Vitamins: Accessory Factors to Health


What are these wonder micronutrients that your body cannot produce all by itself but needs them badly in trace quantities? They are called vitamins. Vitamins are not synthesized or produced by the body so they need to be obtained by humans through the food they eat. Humans need 13 vitamins to maintain good health.

It is important to know that there are two kinds of vitamins for safety purposes for one of them might cause toxicity when taken in large dosages. Here are the two types of vitamins, the vitamins included on each type, their function and sources.

Fat-soluble vitamins are dietary supplements that may be absorbed by the body’s fat. This absorption means that these vitamins can stay in the body, particularly in the liver, as long as they want. Because they are stored, they don’t need to be replaced daily. These fat-soluble vitamins include vitamin A, D, E and K.

Vitamin A works for healthy eyes, maintenance of a good complexion and prevents aging. Sources of this vitamin are vegetables, kidney, liver and milk. When the body lacks this vitamin, nigh blindness, xerophthalmia or no tear secretion, phrynoderma or toad skin, retarded growth and low resistance against infection may occur on the person.

Vitamin D helps in the burning of calcium and phosphorus, and proper development of bones and teeth. It is commonly found in liver, dairy food and eggs. Deficiency of this vitamin will cause rickets or brittle bones, osteomalacia or softening of the bones, and poor development of teeth.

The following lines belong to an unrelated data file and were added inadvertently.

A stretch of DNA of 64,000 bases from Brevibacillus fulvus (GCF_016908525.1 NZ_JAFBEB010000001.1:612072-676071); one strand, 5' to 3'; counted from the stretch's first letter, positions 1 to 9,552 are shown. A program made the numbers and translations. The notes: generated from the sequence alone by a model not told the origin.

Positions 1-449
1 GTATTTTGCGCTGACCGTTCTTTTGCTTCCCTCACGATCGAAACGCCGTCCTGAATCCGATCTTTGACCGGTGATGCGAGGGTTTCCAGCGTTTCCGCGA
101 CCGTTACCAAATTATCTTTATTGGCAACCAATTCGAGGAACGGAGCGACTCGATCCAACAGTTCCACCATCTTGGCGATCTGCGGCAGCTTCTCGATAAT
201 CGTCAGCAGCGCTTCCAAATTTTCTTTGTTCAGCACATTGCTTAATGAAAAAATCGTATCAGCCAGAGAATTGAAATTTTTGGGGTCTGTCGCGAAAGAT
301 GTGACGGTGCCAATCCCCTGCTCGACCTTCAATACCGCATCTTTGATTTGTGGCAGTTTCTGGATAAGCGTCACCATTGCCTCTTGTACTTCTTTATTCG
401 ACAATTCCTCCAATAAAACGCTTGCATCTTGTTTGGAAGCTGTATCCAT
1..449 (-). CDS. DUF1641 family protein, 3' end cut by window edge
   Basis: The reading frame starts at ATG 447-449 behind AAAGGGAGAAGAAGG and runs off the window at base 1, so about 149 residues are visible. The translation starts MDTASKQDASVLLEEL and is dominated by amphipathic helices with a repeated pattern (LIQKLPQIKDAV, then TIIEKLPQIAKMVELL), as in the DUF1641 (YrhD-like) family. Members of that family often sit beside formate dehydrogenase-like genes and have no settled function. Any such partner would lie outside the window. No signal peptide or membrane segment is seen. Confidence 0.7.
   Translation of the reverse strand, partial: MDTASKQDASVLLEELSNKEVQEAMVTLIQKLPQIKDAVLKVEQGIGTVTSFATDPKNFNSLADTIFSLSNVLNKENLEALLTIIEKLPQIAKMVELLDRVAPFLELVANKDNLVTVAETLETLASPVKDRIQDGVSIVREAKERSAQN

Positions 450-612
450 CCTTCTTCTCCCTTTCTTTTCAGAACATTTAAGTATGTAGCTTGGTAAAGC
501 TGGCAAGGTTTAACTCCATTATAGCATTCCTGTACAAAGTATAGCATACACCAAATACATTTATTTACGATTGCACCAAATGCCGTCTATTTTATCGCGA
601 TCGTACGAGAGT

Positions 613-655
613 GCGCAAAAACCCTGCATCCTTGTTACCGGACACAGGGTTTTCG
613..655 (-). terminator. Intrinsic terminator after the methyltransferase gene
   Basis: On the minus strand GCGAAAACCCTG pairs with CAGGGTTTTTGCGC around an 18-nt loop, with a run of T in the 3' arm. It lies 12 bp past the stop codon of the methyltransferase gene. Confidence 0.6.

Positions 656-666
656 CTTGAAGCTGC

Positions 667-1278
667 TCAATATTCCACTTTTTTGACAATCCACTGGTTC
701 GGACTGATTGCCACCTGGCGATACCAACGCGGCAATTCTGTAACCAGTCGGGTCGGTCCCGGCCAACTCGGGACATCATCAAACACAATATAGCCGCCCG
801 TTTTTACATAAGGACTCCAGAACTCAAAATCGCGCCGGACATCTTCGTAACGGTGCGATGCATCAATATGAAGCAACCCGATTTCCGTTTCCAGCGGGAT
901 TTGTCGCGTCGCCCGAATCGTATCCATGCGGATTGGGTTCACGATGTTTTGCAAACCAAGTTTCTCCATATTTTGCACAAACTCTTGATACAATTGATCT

Vitamin E aids in the proper functioning of the reproductive organs, acts as an antioxidant and also helps in the maintenance of a good skin. Sources of vitamin E are green leafy vegetables, milk, butter and meat. Deficiency of this vitamin may result to abnormal development of the fetus and infertility.

Vitamin K is for the proper functioning of liver and normal clotting of blood. Vitamin K could be taken from green leafy vegetables and soybeans. A person lacking this vitamin may be afflicted with hemorrhages.

Water-soluble vitamins are micronutrients that are not stored in the body and must be replaced in a regular basis. They are dissolved in water and eliminated in urine. These vitamins are easily washed out or removed during food preparation. Vitamins considered as water-soluble are the B-complex vitamins and vitamin C.

The B-complex vitamins include thiamin, riboflavin, niacin, pantothenic acid, folate, B6 and biotin. They support the body in maintaining a good eyesight, healthy skin, normal appetite, a healthy nervous and circulatory system.

Sources of these vitamins include enriched grain products like white rice, breakfast cereals, pasta, breads and white flour. Deficiency of these vitamins may result to pernicious anemia, pellagra, beri-beri and other B-complex related deficiency diseases.

Vitamin C or ascorbic acid is another water-soluble vitamin that helps in the wound healing process, production of brain hormones and maintenance of blood vessels, teeth and bones.

Ascorbic acid is from citrus fruits and other vegetables. If one lacks this vitamin, he may succumb to hemorrhages, rough, dry skin, scurvy, sore joints and bones, and increased risk of infections.

These dietary supplements must always be taken with precaution and must follow a certain recommended daily allowance to ensure safety and effectiveness.

Morag Bevan is well known for her “secret” Health reports. Her website can be found at